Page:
Name: Kode 0
Engine: 6.5-Liter V12
Specs: 690 Horsepower / 507 pound-feet
Before we talk about the car, we first have to talk about the man behind the car: Ken Okuyama. If that name sounds familiar, Okuyma is a career automotive design pro who spent much of his career at Pininfarina. He's credited in helping create vehicles like the original Acura NSX, Ferrari 599 GTB, Ferrari Enzo, Maserati Birdcage 75th Concept, and even the fourth-generation Chevrolet Camaro. Yes, that Camaro.
But in 2006, Ken Okuyama left Pininfarina. And after a quick stint starting his own eyewear collection (dubbed Ken Okuyama Eyes collection), he created his first self-titled concept car: the K.O 7 Spider. He debuted the slinky, open-top two-seater in Geneva in 2008, kickstarting a lineage of impressive concepts and one-offs, including the one pictured here.
Code To Success
The Kode 0 debuted at Pebble Beach in 2017. The fixed-roof successor to the equally stunning Kode57 Enji uses "dream car proportions" from classics like the the Lancia Stratos Zero in its design. Okuyama implemented a "one motion" technique to create the Kode0's svelte profile. But aggressive details like the edgy front splitter, sharp LED headlights, triangular-shaped exhaust, and 21-inch wheels embody a stark contrast to the otherwise streamlined silhouette.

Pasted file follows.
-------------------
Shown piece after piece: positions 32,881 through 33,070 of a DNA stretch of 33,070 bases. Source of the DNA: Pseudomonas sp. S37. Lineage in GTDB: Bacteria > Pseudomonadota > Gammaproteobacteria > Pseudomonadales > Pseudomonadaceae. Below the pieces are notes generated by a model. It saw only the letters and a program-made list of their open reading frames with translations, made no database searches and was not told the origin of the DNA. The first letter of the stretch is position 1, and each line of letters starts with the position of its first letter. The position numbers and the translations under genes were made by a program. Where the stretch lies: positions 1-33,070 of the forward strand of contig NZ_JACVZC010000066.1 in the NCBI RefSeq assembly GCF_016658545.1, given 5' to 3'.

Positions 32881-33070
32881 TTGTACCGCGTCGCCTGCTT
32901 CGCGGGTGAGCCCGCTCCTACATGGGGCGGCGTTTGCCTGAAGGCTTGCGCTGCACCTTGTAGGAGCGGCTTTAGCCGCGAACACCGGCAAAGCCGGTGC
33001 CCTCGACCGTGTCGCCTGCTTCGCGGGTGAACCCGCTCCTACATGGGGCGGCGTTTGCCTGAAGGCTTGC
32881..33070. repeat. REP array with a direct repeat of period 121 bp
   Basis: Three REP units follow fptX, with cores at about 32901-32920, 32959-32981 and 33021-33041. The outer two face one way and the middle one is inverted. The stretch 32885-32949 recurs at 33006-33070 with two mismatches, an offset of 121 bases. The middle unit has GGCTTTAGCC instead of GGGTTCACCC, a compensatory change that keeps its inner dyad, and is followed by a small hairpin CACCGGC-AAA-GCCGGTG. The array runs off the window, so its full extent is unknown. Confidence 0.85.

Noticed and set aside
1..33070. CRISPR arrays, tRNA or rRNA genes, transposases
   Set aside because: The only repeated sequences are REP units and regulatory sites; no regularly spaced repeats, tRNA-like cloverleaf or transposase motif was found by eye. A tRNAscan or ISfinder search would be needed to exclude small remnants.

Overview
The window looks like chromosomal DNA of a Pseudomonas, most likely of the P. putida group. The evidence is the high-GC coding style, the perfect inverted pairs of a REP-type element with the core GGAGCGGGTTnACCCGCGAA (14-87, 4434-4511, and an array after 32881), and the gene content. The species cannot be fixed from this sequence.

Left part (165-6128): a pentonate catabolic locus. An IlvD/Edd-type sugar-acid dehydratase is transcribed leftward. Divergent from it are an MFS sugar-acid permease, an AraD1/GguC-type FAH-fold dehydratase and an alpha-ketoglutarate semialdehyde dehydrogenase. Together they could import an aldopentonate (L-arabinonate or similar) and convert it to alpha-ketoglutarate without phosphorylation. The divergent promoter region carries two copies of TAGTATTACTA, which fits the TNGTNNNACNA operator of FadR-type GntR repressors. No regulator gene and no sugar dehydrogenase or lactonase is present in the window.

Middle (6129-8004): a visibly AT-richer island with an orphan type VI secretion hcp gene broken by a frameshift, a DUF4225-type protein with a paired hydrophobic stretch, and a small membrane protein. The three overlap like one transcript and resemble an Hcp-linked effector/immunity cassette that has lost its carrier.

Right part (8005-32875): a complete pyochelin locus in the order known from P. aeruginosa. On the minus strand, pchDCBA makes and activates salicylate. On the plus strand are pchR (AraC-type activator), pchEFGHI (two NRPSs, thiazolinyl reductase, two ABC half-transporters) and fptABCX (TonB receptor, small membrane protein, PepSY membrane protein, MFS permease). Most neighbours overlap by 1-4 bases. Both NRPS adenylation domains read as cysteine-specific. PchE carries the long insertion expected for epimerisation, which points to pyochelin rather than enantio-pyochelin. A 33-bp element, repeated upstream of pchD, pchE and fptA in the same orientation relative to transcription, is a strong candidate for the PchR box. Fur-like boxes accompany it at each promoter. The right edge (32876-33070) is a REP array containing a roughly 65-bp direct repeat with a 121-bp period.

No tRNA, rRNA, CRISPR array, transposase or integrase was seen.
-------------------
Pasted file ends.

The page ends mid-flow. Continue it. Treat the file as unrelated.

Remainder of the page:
Hiding under that sleek contour is a 6.5-liter V12 good for 690 horsepower (515 kilowatts) and 507 pound-feet (690 Newton-meters) of torque. With it, the Kode0 sprints to 62 miles per hour (0-100 kilometers per hour) in just 2.9 seconds. The Kode 0 also weighs in at just 3,417 pounds (1,550 kilograms), making it much lighter than the vehicle on which it's based (4,085 pounds / 1,852 kilograms).
One And Done
The Kode 0 was a hit at Pebble Beach. And it got even more attention visiting Jay Leno's Garage just a few months later; the video has garnered nearly 1.2 million views on YouTube. But Okuyama never intended to produce the Kode 0 on a mass scale. The lone Pebble Beach example cost its owner $1.5 million atop the cost of a donor car (about $400,000), and surprisingly, hit the classifieds soon after in 2018 with just 1,368 miles (2,201 kilometers) on the odometer. Though its retailer never revealed the final selling price, our best guess is that it went for more well over one million dollars considering the original allocation cost. It is an Okuyama design, after all.